“We regret there was no consensus. Opposition parties, including us, the Rashtriya Lok Dal, the Janata Dal (United) and the Left parties, wanted the government to withdraw the current Bill, but the ruling parties and some others were not in favour of it,” said Sushma Swaraj, leader of the opposition in the Lok Sabha.
According to P.D.T. Achary, former Lok Sabha secretary general, the government can seek the withdrawal of the Bill. “The standing committee can have a meeting at short notice and take a decision, which can be conveyed to the House. The House can take a decision on the withdrawal,” he said.
Political parties agreed, however, that there could be no short-circuiting of procedures, including the proper examination of legislation by the standing committee.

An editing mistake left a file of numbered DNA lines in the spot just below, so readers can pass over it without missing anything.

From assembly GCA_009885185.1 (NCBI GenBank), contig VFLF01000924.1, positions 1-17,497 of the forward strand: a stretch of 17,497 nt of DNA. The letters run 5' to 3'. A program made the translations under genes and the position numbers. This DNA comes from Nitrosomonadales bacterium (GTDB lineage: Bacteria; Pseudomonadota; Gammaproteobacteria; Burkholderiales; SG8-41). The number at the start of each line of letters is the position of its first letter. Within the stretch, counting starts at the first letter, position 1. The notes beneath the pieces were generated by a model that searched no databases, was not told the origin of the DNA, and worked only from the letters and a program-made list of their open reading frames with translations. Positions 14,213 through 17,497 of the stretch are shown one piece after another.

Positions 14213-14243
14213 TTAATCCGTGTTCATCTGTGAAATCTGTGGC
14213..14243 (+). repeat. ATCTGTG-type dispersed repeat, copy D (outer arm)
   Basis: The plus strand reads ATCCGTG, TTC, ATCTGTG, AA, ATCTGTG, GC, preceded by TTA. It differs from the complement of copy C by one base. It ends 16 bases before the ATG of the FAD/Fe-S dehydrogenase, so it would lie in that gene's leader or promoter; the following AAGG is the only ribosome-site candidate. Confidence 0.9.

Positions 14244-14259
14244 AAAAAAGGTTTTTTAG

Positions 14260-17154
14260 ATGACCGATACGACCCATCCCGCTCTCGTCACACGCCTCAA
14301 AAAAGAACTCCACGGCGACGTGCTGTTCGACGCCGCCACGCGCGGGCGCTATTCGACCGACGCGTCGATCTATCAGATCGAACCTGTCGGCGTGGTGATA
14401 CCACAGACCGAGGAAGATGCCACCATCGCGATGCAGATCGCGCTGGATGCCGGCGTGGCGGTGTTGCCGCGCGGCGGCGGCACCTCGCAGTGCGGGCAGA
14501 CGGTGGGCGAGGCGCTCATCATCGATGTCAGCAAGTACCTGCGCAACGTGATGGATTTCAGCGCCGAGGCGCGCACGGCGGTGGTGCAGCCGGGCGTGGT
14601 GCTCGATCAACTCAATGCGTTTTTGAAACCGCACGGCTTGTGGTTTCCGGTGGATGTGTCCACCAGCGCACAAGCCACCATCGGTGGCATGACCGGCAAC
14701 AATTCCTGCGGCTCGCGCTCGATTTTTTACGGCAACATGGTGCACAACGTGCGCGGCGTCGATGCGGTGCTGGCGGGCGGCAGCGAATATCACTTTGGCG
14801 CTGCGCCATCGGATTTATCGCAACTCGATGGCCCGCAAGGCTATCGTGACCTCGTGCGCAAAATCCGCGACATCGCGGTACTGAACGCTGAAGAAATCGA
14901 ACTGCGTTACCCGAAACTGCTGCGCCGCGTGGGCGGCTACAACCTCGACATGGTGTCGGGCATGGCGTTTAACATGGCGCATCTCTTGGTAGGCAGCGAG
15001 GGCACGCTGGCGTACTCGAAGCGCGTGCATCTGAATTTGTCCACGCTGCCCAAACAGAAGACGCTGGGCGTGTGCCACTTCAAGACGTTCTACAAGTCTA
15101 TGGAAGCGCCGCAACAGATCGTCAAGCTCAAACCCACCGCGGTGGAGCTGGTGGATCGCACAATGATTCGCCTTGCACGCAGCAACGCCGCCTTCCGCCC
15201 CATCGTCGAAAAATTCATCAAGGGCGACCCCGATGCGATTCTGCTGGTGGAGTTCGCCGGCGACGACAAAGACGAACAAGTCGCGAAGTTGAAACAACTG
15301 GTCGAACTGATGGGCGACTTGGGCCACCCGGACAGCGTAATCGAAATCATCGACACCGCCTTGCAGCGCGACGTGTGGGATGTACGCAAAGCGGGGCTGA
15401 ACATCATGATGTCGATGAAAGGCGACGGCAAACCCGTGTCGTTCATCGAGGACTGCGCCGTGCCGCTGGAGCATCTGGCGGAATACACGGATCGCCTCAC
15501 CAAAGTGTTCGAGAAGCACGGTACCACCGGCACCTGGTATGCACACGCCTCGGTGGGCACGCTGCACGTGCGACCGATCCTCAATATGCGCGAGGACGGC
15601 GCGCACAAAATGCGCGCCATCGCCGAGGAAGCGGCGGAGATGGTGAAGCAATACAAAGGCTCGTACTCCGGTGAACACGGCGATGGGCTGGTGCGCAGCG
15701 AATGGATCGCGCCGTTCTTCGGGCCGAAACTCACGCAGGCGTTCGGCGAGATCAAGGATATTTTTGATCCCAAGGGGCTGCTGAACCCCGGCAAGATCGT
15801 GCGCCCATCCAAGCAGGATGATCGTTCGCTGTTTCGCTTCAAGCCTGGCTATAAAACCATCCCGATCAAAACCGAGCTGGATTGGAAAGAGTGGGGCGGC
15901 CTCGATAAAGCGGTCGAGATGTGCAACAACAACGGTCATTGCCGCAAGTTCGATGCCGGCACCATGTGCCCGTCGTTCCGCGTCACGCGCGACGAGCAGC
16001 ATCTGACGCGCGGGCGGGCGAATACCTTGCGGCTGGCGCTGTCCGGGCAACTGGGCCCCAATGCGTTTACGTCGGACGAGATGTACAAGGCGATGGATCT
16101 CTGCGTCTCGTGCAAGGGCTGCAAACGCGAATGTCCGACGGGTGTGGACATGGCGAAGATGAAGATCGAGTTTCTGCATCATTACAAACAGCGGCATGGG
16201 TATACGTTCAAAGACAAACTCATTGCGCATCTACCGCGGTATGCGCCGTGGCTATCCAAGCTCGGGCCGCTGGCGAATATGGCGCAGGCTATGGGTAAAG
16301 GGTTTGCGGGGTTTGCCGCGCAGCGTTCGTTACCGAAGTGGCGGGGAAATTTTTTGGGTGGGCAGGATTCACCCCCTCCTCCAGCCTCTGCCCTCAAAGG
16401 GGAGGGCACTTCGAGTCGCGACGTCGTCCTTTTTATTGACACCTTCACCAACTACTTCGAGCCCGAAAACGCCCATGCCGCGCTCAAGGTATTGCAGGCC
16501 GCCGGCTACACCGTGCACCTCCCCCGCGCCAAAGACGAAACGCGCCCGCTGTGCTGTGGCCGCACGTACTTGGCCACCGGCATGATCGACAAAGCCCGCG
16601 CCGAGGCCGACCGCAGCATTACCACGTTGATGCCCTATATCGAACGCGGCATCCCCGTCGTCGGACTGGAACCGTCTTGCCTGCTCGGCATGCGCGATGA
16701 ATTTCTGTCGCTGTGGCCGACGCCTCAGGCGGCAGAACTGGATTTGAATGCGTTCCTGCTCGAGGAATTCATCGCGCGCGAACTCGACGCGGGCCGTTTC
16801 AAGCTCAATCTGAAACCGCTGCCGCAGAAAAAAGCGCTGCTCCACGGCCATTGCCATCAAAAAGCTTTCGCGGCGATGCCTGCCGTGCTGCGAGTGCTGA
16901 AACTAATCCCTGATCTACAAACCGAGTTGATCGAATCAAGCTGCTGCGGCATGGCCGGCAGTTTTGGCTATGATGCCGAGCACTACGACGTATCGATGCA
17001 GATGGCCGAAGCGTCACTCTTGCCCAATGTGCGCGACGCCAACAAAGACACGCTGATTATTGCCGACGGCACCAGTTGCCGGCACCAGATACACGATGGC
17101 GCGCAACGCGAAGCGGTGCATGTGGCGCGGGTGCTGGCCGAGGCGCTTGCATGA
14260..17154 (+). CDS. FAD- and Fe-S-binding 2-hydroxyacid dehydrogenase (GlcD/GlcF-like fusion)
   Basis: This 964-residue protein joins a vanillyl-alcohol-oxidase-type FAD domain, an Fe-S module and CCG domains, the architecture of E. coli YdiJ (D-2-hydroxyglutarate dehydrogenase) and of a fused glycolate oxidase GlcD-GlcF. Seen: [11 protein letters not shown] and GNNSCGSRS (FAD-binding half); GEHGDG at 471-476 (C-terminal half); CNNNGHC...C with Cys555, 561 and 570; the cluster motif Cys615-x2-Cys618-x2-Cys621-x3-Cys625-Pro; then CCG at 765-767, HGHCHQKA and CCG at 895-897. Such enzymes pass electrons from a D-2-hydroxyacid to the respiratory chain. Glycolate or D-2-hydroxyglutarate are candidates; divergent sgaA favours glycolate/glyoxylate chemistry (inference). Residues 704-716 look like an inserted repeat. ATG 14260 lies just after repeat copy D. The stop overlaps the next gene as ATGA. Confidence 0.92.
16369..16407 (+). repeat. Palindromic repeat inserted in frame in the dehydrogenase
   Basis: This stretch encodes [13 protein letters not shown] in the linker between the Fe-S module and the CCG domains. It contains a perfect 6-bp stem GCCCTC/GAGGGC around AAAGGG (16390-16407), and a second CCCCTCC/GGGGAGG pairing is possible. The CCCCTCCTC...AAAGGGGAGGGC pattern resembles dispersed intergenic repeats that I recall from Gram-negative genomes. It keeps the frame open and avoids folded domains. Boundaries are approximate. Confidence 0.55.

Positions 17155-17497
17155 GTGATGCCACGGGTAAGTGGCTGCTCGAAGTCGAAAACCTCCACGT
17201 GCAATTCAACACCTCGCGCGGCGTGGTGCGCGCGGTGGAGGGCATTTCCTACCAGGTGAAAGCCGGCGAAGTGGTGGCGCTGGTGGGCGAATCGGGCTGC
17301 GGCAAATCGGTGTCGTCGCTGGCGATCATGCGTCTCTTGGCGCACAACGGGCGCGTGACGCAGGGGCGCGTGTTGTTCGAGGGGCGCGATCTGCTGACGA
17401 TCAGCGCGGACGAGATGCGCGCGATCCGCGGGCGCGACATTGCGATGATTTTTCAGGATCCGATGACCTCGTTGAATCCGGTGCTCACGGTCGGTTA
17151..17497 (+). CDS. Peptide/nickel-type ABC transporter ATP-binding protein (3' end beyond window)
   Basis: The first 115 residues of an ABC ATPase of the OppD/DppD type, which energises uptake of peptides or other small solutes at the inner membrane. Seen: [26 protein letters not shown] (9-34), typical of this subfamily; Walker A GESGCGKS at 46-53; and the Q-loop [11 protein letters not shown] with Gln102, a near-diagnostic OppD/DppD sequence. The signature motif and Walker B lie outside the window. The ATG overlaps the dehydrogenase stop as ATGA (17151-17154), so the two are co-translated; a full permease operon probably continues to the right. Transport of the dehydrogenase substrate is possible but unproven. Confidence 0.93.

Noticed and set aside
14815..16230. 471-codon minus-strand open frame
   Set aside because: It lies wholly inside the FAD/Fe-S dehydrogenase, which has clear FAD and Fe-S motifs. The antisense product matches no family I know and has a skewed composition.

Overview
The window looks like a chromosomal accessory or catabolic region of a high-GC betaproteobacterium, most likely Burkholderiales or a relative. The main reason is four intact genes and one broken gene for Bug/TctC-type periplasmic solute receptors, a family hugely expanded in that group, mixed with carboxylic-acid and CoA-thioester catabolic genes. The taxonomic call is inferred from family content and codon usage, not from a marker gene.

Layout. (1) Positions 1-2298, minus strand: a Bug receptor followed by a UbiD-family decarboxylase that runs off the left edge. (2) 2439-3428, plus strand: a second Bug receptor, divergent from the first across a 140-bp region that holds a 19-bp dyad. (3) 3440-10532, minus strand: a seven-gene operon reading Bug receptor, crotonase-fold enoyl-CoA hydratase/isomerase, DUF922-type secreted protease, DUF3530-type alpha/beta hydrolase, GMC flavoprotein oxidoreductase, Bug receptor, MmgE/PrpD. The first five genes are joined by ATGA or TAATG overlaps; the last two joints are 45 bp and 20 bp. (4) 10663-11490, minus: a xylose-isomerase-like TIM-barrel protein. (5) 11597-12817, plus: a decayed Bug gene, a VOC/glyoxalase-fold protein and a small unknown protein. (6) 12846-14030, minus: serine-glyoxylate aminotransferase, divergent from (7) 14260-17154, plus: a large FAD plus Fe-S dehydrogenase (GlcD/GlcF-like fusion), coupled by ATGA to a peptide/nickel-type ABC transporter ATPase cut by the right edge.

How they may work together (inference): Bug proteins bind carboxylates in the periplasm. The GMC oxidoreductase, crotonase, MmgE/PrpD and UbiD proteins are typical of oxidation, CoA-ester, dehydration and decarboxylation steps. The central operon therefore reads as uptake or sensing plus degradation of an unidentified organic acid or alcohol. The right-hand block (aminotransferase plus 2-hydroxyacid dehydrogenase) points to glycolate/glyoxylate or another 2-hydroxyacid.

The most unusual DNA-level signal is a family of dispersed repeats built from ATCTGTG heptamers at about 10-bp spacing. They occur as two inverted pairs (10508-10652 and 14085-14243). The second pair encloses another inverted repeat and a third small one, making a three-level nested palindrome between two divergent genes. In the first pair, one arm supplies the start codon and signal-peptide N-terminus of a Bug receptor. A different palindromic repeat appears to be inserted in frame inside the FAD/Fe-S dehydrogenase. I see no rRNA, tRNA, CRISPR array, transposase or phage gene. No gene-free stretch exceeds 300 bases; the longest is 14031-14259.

A day after the Prime Minister wrote to Hazare urging him to break his fast at the Ramlila Ground, which has drawn widespread public support, the activist and his supporters demanded that the government withdraw the current Bill and introduce the Jan Lokpal Bill within four days and get it passed during the ongoing monsoon session.
“If a written commitment can be given with timelines, then the representatives said they can hopefully persuade Annaji to stop his fast,” the Prime Minister told the all-party meeting.
Senior government ministers met Hazare’s top aides, who said the Prime Minister’s proposals, while welcome, did not go far enough and would not convince the 74-year-old activist to break his fast.